Nuclear Weapons in International Relations

School: School of Government
Department of Political Science and International Studies

Modular value: 20 credits

The nuclear revolution remains one of the most consequential developments in international politics. Nuclear weapons are unique in their capacity to inflict genocide instantly, they alter the calculus of governments, proliferation risks are a constant source of anxiety (as well as part of our popular culture), and they consume significant resources. With new modernisation programmes from Washington to Moscow, and with relatively recent proliferation in Asia, the issue will not go away soon. And recent shifts in domestic politics are putting the question of nuclear possession and use back on the table of discussion.

All students live in the shadow of the bomb, and British students have grown up in a nuclear armed state. Britain’s largest scale war of the post 1945 period, the invasion of Iraq, was partly a war of counter-proliferation. Yet within education, it remains largely a silent subject.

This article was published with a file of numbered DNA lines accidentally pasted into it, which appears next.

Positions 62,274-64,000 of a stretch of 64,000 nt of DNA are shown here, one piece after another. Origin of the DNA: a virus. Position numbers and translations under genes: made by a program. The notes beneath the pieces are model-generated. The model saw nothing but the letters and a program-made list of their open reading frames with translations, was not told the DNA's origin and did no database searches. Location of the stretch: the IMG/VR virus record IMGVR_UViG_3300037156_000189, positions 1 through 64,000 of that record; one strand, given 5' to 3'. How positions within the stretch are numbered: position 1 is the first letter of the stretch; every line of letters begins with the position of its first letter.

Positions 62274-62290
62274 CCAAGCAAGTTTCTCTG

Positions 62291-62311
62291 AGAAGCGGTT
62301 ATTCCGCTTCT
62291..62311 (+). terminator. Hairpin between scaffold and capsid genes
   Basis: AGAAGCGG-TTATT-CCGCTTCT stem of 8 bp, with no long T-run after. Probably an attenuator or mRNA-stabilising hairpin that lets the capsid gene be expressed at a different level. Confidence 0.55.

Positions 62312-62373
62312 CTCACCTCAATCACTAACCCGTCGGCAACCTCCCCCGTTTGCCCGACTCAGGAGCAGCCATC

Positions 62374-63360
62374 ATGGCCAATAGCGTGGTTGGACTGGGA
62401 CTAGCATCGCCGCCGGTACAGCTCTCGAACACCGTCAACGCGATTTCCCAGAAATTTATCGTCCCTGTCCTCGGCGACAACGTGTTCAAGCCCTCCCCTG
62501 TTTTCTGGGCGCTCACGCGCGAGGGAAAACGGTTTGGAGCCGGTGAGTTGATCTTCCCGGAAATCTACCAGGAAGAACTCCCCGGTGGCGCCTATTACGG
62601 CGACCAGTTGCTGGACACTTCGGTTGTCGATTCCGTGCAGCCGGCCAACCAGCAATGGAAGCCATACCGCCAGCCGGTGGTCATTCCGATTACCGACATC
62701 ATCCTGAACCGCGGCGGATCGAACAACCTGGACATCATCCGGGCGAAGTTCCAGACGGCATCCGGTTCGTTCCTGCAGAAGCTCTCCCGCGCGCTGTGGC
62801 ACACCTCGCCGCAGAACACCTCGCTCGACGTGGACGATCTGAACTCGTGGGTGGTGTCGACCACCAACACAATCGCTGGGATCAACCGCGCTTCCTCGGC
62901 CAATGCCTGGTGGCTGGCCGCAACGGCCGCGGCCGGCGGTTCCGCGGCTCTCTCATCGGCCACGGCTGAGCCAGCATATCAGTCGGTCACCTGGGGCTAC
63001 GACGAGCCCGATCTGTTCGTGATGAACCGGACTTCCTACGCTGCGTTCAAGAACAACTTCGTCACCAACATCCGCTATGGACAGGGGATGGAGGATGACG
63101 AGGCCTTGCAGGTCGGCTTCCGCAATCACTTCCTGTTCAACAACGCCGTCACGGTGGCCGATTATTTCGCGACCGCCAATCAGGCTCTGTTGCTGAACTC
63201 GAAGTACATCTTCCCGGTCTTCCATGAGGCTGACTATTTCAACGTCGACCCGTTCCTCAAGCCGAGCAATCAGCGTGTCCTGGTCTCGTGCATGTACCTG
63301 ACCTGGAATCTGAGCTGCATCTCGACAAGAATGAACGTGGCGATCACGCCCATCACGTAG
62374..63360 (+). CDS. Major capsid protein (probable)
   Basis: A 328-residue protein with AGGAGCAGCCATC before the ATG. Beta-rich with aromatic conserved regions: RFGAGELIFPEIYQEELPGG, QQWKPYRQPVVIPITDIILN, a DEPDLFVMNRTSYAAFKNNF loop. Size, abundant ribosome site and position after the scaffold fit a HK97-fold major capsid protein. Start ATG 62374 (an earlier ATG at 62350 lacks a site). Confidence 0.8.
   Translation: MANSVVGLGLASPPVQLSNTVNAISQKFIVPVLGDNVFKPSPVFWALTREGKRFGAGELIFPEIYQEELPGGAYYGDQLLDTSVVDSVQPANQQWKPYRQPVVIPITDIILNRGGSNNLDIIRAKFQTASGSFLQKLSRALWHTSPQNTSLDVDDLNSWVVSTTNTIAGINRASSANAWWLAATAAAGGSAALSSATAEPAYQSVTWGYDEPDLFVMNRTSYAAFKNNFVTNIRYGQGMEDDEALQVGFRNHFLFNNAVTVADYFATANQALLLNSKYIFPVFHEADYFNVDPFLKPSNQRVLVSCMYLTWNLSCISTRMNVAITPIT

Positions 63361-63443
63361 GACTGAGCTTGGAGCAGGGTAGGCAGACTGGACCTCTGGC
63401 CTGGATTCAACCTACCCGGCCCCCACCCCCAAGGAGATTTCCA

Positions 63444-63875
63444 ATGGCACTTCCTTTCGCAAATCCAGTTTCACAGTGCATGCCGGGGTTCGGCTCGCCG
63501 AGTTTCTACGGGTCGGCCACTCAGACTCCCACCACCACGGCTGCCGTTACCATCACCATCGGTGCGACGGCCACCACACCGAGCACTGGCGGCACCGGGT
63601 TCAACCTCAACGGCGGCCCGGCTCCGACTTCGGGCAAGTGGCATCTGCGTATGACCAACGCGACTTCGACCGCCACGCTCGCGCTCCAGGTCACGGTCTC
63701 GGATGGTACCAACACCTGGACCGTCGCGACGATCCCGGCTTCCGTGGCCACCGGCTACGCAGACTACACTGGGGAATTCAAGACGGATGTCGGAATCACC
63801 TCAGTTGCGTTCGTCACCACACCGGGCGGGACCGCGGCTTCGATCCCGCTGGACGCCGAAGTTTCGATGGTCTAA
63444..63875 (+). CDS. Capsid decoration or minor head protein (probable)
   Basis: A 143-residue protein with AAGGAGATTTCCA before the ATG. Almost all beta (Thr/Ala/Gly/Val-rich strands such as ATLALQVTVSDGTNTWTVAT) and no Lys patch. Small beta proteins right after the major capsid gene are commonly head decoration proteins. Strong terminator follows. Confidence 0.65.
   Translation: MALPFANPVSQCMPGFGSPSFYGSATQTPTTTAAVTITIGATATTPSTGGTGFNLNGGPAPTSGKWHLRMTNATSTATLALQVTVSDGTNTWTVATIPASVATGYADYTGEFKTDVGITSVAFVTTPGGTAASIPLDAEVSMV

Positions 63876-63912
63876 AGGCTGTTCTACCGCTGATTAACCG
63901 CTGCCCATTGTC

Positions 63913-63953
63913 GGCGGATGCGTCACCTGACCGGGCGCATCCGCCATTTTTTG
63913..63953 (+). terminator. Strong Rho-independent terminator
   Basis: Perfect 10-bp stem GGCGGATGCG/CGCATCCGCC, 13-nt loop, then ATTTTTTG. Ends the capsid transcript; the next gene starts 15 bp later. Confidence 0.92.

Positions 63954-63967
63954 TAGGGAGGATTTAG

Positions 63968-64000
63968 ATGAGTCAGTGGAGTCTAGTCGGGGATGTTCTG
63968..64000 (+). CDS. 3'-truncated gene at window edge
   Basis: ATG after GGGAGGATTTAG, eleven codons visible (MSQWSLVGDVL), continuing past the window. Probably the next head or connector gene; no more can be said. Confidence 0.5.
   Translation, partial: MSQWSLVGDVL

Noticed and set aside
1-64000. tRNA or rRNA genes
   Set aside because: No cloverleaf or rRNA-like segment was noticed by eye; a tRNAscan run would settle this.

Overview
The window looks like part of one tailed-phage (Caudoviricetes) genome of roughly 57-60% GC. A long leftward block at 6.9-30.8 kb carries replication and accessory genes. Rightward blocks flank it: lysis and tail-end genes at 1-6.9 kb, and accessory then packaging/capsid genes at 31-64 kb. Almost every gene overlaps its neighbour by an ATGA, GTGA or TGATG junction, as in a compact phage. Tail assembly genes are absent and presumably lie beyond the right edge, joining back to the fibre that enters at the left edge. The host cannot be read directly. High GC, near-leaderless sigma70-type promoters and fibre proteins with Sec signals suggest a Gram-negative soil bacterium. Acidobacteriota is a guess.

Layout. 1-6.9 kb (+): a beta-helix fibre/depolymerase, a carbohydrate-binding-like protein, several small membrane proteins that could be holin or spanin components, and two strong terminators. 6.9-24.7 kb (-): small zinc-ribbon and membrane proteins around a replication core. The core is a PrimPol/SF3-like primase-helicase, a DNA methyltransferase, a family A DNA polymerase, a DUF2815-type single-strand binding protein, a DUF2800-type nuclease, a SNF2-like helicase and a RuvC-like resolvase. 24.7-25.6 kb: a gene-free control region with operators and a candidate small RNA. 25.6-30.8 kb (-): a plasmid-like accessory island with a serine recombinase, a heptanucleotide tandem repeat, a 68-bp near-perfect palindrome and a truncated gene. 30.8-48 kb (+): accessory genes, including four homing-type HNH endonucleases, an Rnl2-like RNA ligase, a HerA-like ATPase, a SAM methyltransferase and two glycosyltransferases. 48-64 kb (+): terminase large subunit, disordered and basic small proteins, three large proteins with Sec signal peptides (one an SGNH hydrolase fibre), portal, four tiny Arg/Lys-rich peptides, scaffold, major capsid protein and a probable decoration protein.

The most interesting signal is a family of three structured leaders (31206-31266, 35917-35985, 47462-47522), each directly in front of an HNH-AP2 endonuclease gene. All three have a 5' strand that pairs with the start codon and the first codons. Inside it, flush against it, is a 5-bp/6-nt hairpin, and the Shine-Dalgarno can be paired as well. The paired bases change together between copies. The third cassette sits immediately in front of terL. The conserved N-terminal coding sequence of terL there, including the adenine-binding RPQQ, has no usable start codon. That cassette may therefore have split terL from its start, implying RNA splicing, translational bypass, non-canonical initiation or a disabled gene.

Very few modules about nukes exist at the undergraduate level in the UK. This module provides a remedy. It will acquaint you with the rich body of theory that has grown up around nukes, given that the prospect of nuclear exchange is still a possibility in the realm of conjecture rather than history. And it will challenge you to  evaluate the question both empirically (“is”) and normatively (“ought”)

Learning outcomes:

On successful completion of this module, you will be able to:

  • Explain and critically evaluate the history of nuclear weapons and the ideas attached to them from the era of Nuclear Monopoly to the present day
  • Articulate and critically evaluate competing visions of how nuclear weapons should be understood
  • Demonstrate an advanced understanding of debates around what drives proliferation, deterrence and disarmament
  • An advanced understanding of theoretical approaches to international relations


  • 2,000 word bibliography paper (50%)
  • 2 hour exam (50%)

The optional modules listed on the website for this programme may unfortunately occasionally be subject to change. As you will appreciate key members of staff may leave the University and this necessitates a review of the modules that are offered. Where the module is no longer available we will let you know as soon as we can and help you make other choices.